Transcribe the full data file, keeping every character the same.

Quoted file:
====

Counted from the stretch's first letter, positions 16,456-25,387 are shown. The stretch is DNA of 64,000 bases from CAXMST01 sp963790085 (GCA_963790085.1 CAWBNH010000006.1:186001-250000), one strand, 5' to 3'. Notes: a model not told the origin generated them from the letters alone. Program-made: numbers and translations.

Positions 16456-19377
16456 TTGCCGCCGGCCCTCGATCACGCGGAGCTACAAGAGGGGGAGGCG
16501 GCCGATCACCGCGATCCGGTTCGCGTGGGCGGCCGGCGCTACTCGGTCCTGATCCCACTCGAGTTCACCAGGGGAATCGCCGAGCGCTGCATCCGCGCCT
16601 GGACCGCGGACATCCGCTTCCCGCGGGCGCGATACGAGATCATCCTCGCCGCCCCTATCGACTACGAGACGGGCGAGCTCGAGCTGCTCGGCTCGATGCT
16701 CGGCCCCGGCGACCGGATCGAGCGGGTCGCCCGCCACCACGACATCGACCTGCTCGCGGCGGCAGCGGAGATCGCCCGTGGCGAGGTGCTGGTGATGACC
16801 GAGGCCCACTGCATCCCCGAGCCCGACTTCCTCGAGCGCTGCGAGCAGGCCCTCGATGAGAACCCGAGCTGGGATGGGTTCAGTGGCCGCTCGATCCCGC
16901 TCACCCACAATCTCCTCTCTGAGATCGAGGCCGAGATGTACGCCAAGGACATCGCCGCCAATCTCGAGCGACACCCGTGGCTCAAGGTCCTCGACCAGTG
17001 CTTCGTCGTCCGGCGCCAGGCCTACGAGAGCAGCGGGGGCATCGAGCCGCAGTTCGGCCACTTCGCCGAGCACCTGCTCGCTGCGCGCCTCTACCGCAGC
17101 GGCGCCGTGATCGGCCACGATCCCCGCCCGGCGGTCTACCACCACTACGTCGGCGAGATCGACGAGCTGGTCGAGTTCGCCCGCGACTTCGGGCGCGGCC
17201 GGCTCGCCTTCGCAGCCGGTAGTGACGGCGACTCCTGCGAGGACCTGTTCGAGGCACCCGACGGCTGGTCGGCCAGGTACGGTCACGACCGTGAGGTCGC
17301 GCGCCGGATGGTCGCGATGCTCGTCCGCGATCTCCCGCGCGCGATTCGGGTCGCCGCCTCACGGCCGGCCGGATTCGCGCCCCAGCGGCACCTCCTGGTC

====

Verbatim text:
Counted from the stretch's first letter, positions 16,456-25,387 are shown. The stretch is DNA of 64,000 bases from CAXMST01 sp963790085 (GCA_963790085.1 CAWBNH010000006.1:186001-250000), one strand, 5' to 3'. Notes: a model not told the origin generated them from the letters alone. Program-made: numbers and translations.

Positions 16456-19377
16456 TTGCCGCCGGCCCTCGATCACGCGGAGCTACAAGAGGGGGAGGCG
16501 GCCGATCACCGCGATCCGGTTCGCGTGGGCGGCCGGCGCTACTCGGTCCTGATCCCACTCGAGTTCACCAGGGGAATCGCCGAGCGCTGCATCCGCGCCT
16601 GGACCGCGGACATCCGCTTCCCGCGGGCGCGATACGAGATCATCCTCGCCGCCCCTATCGACTACGAGACGGGCGAGCTCGAGCTGCTCGGCTCGATGCT
16701 CGGCCCCGGCGACCGGATCGAGCGGGTCGCCCGCCACCACGACATCGACCTGCTCGCGGCGGCAGCGGAGATCGCCCGTGGCGAGGTGCTGGTGATGACC
16801 GAGGCCCACTGCATCCCCGAGCCCGACTTCCTCGAGCGCTGCGAGCAGGCCCTCGATGAGAACCCGAGCTGGGATGGGTTCAGTGGCCGCTCGATCCCGC
16901 TCACCCACAATCTCCTCTCTGAGATCGAGGCCGAGATGTACGCCAAGGACATCGCCGCCAATCTCGAGCGACACCCGTGGCTCAAGGTCCTCGACCAGTG
17001 CTTCGTCGTCCGGCGCCAGGCCTACGAGAGCAGCGGGGGCATCGAGCCGCAGTTCGGCCACTTCGCCGAGCACCTGCTCGCTGCGCGCCTCTACCGCAGC
17101 GGCGCCGTGATCGGCCACGATCCCCGCCCGGCGGTCTACCACCACTACGTCGGCGAGATCGACGAGCTGGTCGAGTTCGCCCGCGACTTCGGGCGCGGCC
17201 GGCTCGCCTTCGCAGCCGGTAGTGACGGCGACTCCTGCGAGGACCTGTTCGAGGCACCCGACGGCTGGTCGGCCAGGTACGGTCACGACCGTGAGGTCGC
17301 GCGCCGGATGGTCGCGATGCTCGTCCGCGATCTCCCGCGCGCGATTCGGGTCGCCGCCTCACGGCCGGCCGGATTCGCGCCCCAGCGGCACCTCCTGGTC